Then, with his suppliant hands upheld in air,
Thus to the sea-green sisters sends his prayer;

"All hail! ye virgin daughters of the main!
Ye streams, beyond my hopes, beheld again!
To you once more your own Ulysses bows;
Attend his transports, and receive his vows!
If Jove prolong my days, and Pallas crown
The growing virtues of my youthful son,
To you shall rites divine be ever paid,
And grateful offerings on your altars laid."

Thus then Minerva: "From that anxious breast
Dismiss those cares, and leave to heaven the rest.
Our task be now thy treasured stores to save,
Deep in the close recesses of the cave;
Then future means consult." She spoke, and trod
The shady grot, that brighten'd with the god.
The closest caverns of the grot she sought;
The gold, the brass, the robes, Ulysses brought;
These in the secret gloom the chief disposed;
The entrance with a rock the goddess closed.

Now, seated in the olive's sacred shade,
Confer the hero and the martial maid.
The goddess of the azure eyes began:
"Son of Laertes! much-experienced man!
The suitor-train thy earliest care demand,
Of that luxurious race to rid the land;
Three years thy house their lawless rule has seen,
And proud addresses to the matchless queen.
But she thy absence mourns from day to day,
And inly bleeds, and silent wastes away;
Elusive of the bridal hour, she gives
Fond hopes to all, and all with hopes deceives."

To this Ulysses: "O celestial maid!
Praised be thy counsel, and thy timely aid;
Else had I seen my native walls in vain,
Like great Atrides, just restored and slain.
Vouchsafe the means of vengeance to debate,
And plan with all thy arts the scene of fate.
Then, then be present, and my soul inspire,
As when we wrapp'd Troy's heaven-built walls in fire.
Though leagued against me hundred heroes stand.
Hundreds shall fall, if Pallas aid my hand."

She answer'd: "In the dreadful day of fight
Know, I am with thee, strong in all my might.
If thou but equal to thyself be found,
What gasping numbers then shall press the ground!
What human victims stain the feastful floor!
How wide the pavements float with guilty gore!
It fits thee now to wear a dark disguise,
And secret walk unknown to mortal eyes.
For this, my hand shall wither every grace,
And every elegance of form and face;
O'er thy smooth skin a bark of wrinkles spread,
Turn hoar the auburn honours of thy head;
Disfigure every limb with coarse attire,
And in thy eyes extinguish all the fire;
Add all the wants and the decays of life;
Estrange thee from thy own; thy son, thy wife;
From the loathed object every sight shall turn,
And the blind suitors their destruction scorn.

"Go first the master of thy herds to find,
True to his charge, a loyal swain and kind;
For thee he sighs; and to the loyal heir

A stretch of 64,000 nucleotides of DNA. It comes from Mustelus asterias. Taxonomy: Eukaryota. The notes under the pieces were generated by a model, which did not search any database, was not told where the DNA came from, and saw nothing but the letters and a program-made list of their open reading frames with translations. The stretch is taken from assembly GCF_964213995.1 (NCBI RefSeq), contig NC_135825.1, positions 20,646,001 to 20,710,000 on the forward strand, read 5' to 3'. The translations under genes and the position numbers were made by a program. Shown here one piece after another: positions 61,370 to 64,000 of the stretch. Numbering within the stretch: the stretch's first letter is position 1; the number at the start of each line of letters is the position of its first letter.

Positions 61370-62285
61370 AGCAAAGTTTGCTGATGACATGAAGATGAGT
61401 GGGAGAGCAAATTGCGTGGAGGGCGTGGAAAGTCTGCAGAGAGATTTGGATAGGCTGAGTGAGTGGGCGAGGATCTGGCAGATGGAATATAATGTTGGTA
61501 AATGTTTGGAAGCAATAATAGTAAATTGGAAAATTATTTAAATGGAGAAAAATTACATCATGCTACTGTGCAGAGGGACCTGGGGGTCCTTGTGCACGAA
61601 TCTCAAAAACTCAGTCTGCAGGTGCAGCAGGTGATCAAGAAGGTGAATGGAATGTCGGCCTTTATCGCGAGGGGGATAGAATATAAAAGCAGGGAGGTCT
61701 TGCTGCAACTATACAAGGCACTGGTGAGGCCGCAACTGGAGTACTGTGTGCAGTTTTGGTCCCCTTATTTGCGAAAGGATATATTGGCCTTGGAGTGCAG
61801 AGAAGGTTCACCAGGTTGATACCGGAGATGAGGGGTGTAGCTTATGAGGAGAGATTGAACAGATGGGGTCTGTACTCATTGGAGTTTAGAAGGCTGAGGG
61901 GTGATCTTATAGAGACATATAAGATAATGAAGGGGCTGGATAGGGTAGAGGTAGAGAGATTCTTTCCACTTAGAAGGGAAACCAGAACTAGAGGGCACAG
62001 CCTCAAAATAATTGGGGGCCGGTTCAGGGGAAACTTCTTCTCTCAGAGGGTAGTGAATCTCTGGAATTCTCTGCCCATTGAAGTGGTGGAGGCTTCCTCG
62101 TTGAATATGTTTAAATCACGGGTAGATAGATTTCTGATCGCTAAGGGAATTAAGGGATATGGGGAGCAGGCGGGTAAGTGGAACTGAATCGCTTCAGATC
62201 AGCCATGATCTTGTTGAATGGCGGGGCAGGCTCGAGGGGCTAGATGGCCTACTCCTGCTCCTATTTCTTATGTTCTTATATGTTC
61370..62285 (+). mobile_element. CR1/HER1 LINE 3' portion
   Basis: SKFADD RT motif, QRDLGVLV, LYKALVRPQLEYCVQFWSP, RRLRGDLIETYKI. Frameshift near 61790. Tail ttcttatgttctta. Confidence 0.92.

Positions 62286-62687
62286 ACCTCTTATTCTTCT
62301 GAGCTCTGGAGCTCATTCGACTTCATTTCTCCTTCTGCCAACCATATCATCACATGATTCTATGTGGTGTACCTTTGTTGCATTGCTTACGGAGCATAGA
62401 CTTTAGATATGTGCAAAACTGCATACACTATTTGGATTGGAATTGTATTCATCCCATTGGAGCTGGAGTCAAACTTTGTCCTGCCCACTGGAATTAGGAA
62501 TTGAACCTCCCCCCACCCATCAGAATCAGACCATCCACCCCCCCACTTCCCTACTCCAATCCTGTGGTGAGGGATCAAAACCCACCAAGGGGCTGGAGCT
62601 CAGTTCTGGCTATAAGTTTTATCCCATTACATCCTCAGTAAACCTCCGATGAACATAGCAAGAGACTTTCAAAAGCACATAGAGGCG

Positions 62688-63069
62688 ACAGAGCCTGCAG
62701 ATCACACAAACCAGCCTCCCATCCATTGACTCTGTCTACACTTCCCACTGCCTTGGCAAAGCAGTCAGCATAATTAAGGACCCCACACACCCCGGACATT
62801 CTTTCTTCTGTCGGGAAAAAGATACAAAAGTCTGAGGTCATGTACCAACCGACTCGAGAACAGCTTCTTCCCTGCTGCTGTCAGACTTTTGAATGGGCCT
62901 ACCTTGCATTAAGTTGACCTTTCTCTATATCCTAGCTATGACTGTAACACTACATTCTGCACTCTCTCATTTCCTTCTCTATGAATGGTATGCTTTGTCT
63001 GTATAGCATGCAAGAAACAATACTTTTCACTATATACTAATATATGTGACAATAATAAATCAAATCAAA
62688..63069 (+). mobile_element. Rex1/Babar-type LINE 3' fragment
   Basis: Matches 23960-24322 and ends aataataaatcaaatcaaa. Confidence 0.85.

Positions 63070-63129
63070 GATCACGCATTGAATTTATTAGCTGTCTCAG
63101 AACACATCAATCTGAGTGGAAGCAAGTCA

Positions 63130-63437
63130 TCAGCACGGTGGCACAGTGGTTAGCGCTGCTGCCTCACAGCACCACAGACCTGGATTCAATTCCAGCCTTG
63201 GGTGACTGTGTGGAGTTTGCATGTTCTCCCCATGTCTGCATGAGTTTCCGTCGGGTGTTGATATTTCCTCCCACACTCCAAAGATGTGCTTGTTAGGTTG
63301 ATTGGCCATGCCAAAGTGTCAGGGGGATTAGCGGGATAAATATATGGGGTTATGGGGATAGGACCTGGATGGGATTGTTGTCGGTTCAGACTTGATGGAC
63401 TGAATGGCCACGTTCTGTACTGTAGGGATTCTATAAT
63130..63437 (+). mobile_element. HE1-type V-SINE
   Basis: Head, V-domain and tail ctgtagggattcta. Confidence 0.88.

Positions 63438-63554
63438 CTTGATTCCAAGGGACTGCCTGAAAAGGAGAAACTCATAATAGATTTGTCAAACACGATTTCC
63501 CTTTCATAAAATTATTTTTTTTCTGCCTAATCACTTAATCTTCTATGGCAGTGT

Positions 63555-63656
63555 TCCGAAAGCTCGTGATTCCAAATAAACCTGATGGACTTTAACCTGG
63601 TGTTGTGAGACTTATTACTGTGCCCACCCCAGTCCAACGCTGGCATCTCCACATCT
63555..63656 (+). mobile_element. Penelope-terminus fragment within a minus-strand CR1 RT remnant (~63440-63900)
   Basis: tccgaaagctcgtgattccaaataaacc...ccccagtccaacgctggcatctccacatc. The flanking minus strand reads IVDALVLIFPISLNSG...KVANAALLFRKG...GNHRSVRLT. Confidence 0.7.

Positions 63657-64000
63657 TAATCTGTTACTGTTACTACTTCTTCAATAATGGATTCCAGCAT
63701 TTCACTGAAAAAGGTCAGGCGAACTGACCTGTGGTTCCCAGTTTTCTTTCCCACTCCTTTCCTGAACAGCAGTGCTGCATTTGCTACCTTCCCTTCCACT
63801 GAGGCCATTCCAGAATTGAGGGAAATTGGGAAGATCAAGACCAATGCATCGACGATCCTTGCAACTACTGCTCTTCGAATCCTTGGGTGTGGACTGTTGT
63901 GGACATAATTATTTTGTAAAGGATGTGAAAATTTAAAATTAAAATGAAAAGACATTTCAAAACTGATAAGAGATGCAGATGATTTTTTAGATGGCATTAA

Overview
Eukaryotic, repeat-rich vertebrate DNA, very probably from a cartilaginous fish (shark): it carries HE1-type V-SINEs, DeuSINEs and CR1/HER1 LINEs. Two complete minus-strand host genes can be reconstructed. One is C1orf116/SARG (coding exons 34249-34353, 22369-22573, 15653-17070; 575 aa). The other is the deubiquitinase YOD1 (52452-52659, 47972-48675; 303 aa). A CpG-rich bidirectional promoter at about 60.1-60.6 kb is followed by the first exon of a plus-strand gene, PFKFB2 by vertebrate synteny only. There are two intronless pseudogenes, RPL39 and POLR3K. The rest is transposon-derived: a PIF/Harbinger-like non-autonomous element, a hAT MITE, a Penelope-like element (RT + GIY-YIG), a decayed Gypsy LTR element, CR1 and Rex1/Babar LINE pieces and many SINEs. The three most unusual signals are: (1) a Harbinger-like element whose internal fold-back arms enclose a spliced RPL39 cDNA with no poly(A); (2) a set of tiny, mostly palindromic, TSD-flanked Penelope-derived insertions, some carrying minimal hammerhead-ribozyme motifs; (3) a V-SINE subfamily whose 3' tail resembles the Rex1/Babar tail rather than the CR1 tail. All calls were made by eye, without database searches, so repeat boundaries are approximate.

And chaste Penelope extends his care.
At the Coracian rock he now resides,
Where Arethusa's sable water glides;
The sable water and the copious mast
Swell the fat herd; luxuriant, large repast!
With him rest peaceful in the rural cell,
And all you ask his faithful tongue shall tell.
Me into other realms my cares convey,
To Sparta, still with female beauty gay;
For know, to Sparta thy loved offspring came,
To learn thy fortunes from the voice of Fame."

At this the father, with a father's care:
"Must he too suffer? he, O goddess! bear
Of wanderings and of woes a wretched share?
Through the wild ocean plough the dangerous way,
And leave his fortunes and his house a prey?
Why would'st not thou, O all-enlighten'd mind!
Inform him certain, and protect him, kind?"

To whom Minerva: "Be thy soul at rest;
And know, whatever heaven ordains is best.
To fame I sent him, to acquire renown;
To other regions is his virtue known;
Secure he sits, near great Atrides placed;
With friendships strengthen'd, and with honours graced,
But lo! an ambush waits his passage o'er;
Fierce foes insidious intercept the shore;
In vain; far sooner all the murderous brood
This injured land shall fatten with their blood."

She spake, then touch'd him with her powerful wand:
The skin shrunk up, and wither'd at her hand;
A swift old age o'er all his members spread;
A sudden frost was sprinkled on his head;
Nor longer in the heavy eye-ball shined
The glance divine, forth-beaming from the mind.
His robe, which spots indelible besmear,
In rags dishonest flutters with the air:
A stag's torn hide is lapp'd around his reins;
A rugged staff his trembling hand sustains;
And at his side a wretched scrip was hung,
Wide-patch'd, and knotted to a twisted thong.
So looked the chief, so moved: to mortal eyes
Object uncouth! a man of miseries!
While Pallas, cleaving the wild fields of air,
To Sparta flies, Telemachus her care.